MISBHV, the Polish streetwear brand that's popping up at some of the world's coolest stores, began when designer Natalia Maczek realized studying law just wasn't for her. "I came to London for a summer job, and I really fell in love with clothes, the music, and the new experiences here," she says. "It was very powerful for me because we didn't have that scene at the time in Poland." So she started making parody designer T-shirts for friends, who wore them at the parties her friend and co-designer Thomas Wirski was throwing in Warsaw. "It was just a fun project I started during university, and we got a lot of support from our friends in the music industry, skaters, artists — it was very organic. I decided I wanted to give it a chance, so we started selling pieces online."
This was a bold move for the pair at the time. "Basically because of Poland's history, before 1989 this field did not exist whatsoever," Wirski explains. "Then, after 1989, people had bigger problems than how they dressed. Growing up in Poland, being a designer didn't really register in people's minds. This only really started changing a few years ago." Despite having no design experience, making clothes was a domestic skill embedded in the culture of the time. "I saw my mom and grandma making dresses, or my dad tailoring pieces — that 'do it yourself' spirit was very current for me," Maczek explains. "And we didn't have access to Western stores or Western brands," Wirski reiterates. "If you saw a glimpse of that life in the form of a record cover or in the movies, you'd have to replicate that look yourself. So for our parents, it was normal to buy a pair of jeans and tailor it — you would have to make it yourself because you didn't have access to anything else."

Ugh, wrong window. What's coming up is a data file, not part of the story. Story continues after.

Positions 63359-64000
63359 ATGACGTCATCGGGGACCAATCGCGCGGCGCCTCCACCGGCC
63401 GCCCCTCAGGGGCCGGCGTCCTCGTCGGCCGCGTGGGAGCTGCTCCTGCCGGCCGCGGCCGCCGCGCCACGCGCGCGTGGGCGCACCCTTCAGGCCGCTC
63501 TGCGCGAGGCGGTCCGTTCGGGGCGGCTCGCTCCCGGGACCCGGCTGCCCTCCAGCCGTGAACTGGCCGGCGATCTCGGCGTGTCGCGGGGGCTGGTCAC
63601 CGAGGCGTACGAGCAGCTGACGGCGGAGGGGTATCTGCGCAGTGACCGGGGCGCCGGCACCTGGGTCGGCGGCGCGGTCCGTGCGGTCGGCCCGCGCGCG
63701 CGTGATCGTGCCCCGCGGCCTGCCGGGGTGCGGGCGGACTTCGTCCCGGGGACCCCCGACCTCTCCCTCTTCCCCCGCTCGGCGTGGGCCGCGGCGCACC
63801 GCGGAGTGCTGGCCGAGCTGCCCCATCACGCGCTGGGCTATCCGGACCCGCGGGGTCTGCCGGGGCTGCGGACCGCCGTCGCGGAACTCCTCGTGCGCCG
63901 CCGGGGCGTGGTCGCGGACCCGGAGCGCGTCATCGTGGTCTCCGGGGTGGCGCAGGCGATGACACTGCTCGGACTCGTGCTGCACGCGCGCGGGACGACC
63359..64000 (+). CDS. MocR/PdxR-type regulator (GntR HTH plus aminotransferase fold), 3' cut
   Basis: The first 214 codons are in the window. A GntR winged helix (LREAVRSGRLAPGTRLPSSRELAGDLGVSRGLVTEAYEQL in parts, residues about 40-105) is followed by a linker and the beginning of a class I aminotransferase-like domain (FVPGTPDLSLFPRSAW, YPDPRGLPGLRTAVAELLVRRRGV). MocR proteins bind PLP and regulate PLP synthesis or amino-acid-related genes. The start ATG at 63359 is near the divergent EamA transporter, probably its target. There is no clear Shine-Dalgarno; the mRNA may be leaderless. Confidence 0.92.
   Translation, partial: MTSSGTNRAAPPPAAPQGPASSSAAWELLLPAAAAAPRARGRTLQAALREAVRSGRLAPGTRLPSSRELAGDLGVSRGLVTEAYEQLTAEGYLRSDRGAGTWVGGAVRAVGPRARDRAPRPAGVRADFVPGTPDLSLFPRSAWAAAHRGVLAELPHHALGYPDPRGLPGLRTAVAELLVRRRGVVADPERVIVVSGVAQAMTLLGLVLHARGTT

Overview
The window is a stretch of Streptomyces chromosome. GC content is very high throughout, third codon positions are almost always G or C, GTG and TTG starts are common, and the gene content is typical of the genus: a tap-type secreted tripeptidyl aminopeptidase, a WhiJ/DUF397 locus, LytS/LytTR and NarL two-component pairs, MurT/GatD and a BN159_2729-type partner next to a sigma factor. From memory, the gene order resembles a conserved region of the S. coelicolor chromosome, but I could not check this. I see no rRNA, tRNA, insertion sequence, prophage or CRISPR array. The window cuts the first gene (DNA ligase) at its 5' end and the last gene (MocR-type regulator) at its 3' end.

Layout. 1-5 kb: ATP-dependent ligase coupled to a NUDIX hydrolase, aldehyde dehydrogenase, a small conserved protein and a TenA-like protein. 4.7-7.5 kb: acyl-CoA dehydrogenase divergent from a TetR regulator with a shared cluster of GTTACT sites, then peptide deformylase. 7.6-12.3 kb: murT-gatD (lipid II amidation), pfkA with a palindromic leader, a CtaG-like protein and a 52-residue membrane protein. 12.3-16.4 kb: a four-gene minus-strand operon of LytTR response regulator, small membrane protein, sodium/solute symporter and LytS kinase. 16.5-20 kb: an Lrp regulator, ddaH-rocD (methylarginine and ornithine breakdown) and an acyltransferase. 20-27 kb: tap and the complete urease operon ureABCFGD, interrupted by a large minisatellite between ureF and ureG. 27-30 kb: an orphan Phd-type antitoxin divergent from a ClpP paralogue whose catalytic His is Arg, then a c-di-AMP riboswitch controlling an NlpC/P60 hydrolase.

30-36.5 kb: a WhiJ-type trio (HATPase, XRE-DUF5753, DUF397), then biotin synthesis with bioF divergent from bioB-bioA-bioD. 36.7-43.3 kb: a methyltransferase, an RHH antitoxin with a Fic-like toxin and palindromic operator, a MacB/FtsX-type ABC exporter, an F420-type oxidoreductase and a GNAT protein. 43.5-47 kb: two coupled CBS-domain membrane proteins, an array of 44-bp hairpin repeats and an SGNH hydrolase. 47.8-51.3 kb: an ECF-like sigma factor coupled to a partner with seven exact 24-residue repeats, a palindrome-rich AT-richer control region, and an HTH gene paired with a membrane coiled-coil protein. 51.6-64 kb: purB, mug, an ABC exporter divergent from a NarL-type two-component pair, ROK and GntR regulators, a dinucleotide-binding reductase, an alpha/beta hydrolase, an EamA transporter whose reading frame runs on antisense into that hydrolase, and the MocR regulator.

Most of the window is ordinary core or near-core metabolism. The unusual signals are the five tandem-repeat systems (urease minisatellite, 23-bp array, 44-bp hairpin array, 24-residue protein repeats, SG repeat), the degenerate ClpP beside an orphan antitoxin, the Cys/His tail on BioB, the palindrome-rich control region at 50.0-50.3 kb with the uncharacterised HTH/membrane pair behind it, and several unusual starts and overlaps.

With no outside help or financial investment, the duo took this attitude to Paris. "We did that all very intuitively," says Maczek. "We went to Paris Fashion Week, went to clubs, we had fun, and we felt this new energy coming from streetwear-oriented people. So we set up a showroom and just sent out emails to people to come and see the pieces." That was in January 2015, just under three years ago, and the first retailer they were approached by was Browns. How did such a small brand cope with the demand for higher production from luxury outlets?
"That was a really big challenge for us in the first two years," Wirski admits. "Before, we'd have an idea on Monday, design a T-shirt on Tuesday, screen print it on Wednesday, shoot it on Thursday, and sell it on Friday. Over the weekend, you'd see kids wearing it at clubs. Going from that to designing collections in advance, shooting a high-production lookbook, and delivering it on time...for that you need a big structure." But given these origins, are they worried about losing their authenticity as the brand grows?